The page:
Declaring War on the War on the War on the War on the War on Christmas

Man. I cannot believe it. Just got back in the house. Catching my breath. Had to wade into the crowd out there on the street. Major neighborhood squall.

We've been waiting 20 years for the city to patch our street. They have big crews out there now doing it -- and a bang-up job from what I have seen so far. So one of my neighbors goes out there this morning and tries to halt the crews from working because she says they shouldn't be doing street repairs "this close to Christmas."

This close to what?

The squall is over. The city is going on with the work, but it took an hour. I'm on the edge of the crowd looking around at everybody in a hard-hat trying to guess how much they're getting paid for that hour of lost labor. I'm sure we cost somebody at least 200 bucks.

Christmas? I just don't get it. "And then the the angel said unto Mary, 'I almost forgot. No street work for a couple weeks, OK, dear?'"

Gerald Britt, a former pastor and one of our community's most thoughtful writers, has an op-ed piece in today's Dallas Morning News calling for a truce in the war on Christmas. War on Christmas? What war on Christmas?

Oh, wait. Here it is, on the same page. Another op-ed piece, this one by Mark Davis, who is, like Britt, a resident of our city. Davis says: "In the battle over the Nativity scene on courthouse property in Athens, Texas, count me among the Christians who support leaving it alone and telling the obnoxiously titled Freedom From Religion Foundation to take a hike."

Take a hike? When did Christmas get so damned on-the-muscle? I read stuff like this, and I imagine Davis on a horse with a broadsword, wearing a suit of armor with a big cross the back, riding up to a Muslim household in Southlake screaming, "Christmas or the sword!"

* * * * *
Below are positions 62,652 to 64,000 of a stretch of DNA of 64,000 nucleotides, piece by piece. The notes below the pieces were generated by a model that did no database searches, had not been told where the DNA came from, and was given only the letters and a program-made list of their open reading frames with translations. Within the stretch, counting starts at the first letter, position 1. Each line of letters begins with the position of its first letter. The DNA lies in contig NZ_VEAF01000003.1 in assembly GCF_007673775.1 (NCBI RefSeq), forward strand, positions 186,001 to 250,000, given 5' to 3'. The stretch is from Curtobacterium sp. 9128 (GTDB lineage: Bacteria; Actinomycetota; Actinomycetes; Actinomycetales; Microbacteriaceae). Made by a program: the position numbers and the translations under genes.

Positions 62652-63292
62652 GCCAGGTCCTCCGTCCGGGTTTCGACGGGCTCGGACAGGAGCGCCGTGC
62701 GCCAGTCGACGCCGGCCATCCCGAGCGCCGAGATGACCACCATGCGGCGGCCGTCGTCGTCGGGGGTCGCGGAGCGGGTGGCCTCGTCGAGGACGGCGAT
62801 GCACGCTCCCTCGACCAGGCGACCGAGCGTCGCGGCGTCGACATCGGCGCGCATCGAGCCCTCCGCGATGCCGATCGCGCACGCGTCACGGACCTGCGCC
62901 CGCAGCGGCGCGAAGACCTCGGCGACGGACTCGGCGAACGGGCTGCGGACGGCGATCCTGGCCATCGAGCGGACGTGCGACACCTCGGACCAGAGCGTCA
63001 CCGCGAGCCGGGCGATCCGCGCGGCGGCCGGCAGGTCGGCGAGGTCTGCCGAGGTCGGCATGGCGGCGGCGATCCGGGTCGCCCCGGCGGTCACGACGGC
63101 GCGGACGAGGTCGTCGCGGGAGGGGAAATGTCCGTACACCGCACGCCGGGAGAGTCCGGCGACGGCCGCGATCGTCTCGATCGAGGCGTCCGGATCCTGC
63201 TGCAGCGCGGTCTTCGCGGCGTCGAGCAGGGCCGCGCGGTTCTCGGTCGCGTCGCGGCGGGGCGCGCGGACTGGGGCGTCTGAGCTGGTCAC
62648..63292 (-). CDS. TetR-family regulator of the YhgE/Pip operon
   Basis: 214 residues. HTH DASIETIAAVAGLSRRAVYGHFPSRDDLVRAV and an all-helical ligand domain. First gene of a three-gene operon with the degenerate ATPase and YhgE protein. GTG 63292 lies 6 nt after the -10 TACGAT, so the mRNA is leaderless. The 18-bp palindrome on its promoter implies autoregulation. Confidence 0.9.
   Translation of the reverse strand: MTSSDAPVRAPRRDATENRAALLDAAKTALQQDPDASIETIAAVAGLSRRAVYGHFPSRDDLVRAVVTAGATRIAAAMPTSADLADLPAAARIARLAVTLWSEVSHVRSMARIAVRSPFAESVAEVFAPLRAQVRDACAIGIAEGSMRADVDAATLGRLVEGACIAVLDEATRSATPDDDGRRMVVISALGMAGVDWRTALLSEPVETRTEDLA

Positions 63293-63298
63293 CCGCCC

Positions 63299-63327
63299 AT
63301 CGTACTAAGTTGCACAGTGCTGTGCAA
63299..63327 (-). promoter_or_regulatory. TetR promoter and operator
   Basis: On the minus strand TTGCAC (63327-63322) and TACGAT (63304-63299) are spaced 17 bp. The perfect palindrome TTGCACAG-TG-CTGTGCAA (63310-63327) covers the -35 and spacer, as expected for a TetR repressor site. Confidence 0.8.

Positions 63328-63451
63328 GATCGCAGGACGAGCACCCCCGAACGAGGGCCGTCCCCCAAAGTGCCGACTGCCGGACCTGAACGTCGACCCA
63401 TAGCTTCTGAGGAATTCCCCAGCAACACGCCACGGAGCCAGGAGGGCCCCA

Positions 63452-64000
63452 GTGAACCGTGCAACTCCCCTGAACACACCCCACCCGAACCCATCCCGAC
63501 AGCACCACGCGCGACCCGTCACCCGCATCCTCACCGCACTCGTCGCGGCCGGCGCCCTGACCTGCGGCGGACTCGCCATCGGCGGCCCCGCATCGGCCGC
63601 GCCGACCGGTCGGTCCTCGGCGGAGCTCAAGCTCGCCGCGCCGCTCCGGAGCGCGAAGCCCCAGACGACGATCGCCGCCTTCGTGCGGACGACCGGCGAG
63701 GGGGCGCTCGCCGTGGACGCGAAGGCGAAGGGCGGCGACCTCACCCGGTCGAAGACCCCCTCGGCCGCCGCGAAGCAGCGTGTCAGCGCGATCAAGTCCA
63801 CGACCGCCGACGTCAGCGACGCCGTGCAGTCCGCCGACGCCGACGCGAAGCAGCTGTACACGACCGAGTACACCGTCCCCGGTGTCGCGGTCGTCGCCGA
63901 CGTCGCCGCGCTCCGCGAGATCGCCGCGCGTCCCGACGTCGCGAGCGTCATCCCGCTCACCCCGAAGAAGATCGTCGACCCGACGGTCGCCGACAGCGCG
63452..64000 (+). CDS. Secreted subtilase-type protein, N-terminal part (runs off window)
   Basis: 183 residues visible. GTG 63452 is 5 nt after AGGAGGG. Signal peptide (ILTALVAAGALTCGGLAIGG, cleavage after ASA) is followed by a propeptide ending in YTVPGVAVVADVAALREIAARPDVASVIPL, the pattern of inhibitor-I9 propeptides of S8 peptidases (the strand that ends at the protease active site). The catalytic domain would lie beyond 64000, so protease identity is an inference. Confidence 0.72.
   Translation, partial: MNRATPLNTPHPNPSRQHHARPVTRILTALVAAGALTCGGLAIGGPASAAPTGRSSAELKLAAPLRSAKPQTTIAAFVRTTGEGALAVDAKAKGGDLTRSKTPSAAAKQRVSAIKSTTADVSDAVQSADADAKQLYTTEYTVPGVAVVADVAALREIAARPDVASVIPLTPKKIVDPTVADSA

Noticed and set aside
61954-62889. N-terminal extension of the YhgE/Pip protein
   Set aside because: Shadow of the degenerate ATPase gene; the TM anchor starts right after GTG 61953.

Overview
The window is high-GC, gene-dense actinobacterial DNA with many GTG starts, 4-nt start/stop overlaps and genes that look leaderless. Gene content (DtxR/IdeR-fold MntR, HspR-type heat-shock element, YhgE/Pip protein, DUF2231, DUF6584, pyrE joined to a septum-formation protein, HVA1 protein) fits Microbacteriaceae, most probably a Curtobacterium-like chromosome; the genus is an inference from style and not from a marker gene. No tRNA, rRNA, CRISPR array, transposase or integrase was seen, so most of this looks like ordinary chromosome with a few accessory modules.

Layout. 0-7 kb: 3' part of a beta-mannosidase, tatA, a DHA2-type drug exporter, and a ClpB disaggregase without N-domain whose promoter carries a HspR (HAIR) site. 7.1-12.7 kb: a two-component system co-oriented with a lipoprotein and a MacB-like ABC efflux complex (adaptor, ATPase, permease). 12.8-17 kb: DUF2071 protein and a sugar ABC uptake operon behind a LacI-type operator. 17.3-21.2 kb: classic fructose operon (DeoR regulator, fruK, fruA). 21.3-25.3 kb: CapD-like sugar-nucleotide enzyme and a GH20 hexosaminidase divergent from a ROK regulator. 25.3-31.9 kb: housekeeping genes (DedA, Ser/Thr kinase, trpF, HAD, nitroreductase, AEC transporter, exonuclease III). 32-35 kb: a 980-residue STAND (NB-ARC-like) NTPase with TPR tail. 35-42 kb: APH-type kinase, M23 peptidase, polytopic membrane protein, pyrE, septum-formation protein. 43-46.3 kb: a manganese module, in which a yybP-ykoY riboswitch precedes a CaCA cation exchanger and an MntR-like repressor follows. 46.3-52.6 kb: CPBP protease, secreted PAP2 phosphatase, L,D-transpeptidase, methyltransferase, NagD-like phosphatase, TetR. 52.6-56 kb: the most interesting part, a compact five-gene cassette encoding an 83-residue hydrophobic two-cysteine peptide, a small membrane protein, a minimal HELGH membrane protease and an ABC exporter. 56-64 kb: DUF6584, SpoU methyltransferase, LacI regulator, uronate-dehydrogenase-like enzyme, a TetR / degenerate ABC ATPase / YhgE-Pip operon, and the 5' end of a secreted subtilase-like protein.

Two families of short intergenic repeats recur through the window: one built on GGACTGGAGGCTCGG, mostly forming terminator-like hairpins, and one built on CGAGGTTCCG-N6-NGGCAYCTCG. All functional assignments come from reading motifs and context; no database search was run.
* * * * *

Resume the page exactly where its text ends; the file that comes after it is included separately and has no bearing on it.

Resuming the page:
Why Christmas? What's going on? Why has Christmas gone so crazy?

We drove through the Park Cities the other night down the big Christmas lights streets. I don't know what to tell you. It looked to me more like the Las Vegas strip than anything I remember about Christmas when I was a kid 100 years ago.

I grew up in a very Christian household. Christmas was a holy day -- quiet, modest, very churchy. Very un-Vegasy. And we lived in a diverse community with lots of non-Christians. We said, "Happy Holidays," because the last thing we wanted to do was make some other kid who wasn't from a Christian household have to stop and think about why we were oblivious to his own religion or his holiday or lack thereof. The point being, I guess, that we were not oblivious.

I have another question. Back in the day, I remember conservative Christians as not drinking. Much. At least not getting caught. When did they change that law? The closer I get to the Park Cities, the more Christmas feels like some kind of Baptist Saturnalia. Baptist Vegas Saturnalia with a broadsword.

And another thing. When did old rich white people start getting so damned paranoid? It's embarrassing. I thought old rich white people were supposed to be arrogant. That was the one thing we could count on them for. Now they all sound like the crazy guy at the bus stop with the poster about aliens implanting microchips in his privates.

It's like their biggest craving in life is to be an oppressed minority. It's so strange. And, anyway, lots of luck with that. Most of the ones I know would have an easier time signing up with the ballet.

Wait. I just had a thought. The light bulb goes off. Paranoid. Hyper. Way over the top with the lights. Paranoid again. You know what Park Cities Christmas may really look like?

Christmas for Adderall abusers.

Could I be on to something? A historic crossroads, perhaps? Christianity meets dextroamphetamine? As Jerry Lee Lewis says, think about it.

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Jim Schutze has been the city columnist for the Dallas Observer since 1998. He has been a recipient of the Association of Alternative Newsweeklies’ national award for best commentary and Lincoln University’s national Unity Award for writing on civil rights and racial issues. In 2011 he was admitted to the Texas Institute of Letters.
Contact: Jim Schutze